Accordingly, data from these experiments indicate that FXR agonists have therapeutic utility in the prevention or treatment of organ fibrosis, and in particular have therapeutic utility in the prevention or treatment of liver fibrosis.
Yu et al. reported increased carbon tetracholoride-induced liver injury and fibrosis in mice deficient in the cell surface tyrosine kinase receptor Fibroblast Growth Factor Receptor 4 (FGFR4) (Am. J. Pathology, 161:2003 (2002)). Fibroblast Growth Factor 19 (FGF19) is a high affinity ligand for FGFR4 (Xie et al., Cytokine 11:729 (1999)). As reported in PCT/US03/08634, filed March 2003 in the name of SmithKline Beecham Corporation, expression of Fibroblast Growth Factor 19 (FGF19) was increased in human hepatocytes treated with the FXR agonist compound GW4064 compared to control cells. See also Holt et al., Genes & Develop. 17:1581 (2003), reporting that FXR directly regulates expression of FGF19. While not wishing to be held to a single theory, the present inventors propose that administration of an FXR agonist may protect against fibrosis in the liver due to an increase in FGF19 expression, and subsequent effects on the the FGF19-FGFR4 pathway in liver cells; and propose that this mechanism is relevant in kidney, lung and other organ fibrosis as well
Ligand binding of the FXR nuclear receptor can result in the alteration of expression of various genes that FXR aids in regulating, including genes involved in lipid absorption and the reabsorption of bile acids in small intestine and lipid homeostasis in the liver. Examples of such genes include, but are not limited to, genes involved in bile acid transport, lipid absorption, cholesterol biosynthesis, proteolysis, amino acid metabolism, glucose biosynthesis, protein translation, electron transport, and hepatic fatty acid metabolism. FXR often functions as a heterodimer with the Retinoid X Receptor (the FXR/RXR heterodimer).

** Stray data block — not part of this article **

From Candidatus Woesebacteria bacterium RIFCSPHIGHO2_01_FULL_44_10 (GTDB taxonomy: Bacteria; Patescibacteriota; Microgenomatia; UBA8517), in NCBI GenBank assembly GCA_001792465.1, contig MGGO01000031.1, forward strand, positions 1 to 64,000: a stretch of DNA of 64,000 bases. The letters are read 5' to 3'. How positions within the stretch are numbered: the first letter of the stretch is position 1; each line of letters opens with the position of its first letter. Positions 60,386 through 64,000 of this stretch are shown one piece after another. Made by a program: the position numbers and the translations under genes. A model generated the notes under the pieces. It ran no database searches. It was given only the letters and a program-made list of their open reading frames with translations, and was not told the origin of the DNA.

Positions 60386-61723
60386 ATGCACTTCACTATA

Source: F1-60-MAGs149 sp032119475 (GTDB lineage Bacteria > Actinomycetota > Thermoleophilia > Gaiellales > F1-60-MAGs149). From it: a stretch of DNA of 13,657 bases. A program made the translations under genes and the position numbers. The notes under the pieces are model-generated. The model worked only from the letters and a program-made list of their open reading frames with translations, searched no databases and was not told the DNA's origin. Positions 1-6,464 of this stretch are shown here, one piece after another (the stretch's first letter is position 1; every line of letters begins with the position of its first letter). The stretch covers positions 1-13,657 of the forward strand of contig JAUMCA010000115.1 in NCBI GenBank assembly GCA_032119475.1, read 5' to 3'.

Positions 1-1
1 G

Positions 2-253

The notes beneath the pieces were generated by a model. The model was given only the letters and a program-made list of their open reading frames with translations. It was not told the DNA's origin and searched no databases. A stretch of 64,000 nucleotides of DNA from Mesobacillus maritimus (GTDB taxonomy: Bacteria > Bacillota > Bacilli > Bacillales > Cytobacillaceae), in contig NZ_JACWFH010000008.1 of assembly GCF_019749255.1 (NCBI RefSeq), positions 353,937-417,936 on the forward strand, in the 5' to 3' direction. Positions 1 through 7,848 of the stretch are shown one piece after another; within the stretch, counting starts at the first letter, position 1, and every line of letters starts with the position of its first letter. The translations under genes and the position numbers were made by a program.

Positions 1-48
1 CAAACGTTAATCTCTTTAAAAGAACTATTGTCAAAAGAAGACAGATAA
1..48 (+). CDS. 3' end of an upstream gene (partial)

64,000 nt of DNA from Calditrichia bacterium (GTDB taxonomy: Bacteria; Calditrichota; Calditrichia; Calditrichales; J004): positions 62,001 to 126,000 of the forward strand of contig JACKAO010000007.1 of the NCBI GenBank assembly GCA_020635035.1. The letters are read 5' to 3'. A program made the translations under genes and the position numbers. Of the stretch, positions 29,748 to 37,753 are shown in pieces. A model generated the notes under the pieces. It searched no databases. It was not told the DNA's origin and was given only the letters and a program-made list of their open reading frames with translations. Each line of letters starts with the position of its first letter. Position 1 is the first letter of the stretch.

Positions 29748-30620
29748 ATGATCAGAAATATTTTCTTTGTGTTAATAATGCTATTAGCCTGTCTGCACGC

“FXR agonist” as used herein refers to an agent that directly binds to and upregulates the activity of FXR. In the present methods, preferred FXR agonists are small molecule organic compounds, preferably synthetic small molecule organic compounds, and may be non-steroidal synthetic small molecule organic compounds. Preferred FXR agonist compounds for use in the present methods do not include naturally occurring bile acids. However, in one embodiment it is contemplated that the methods of the present invention utilize synthetic FXR agonists in combination with a naturally occurring non-toxic bile acid, such as ursodeoxycholic acid, as an aid in preventing possible depletion of fat-soluble vitamins secondary to treatment with an FXR agonist. Accordingly, synthetic FXR agonists may be administered concurrently with the naturally occurring non-toxic bile acid, either as separate entities or as a single formulation comprising both synthetic FXR agonist and naturally occurring bile acid.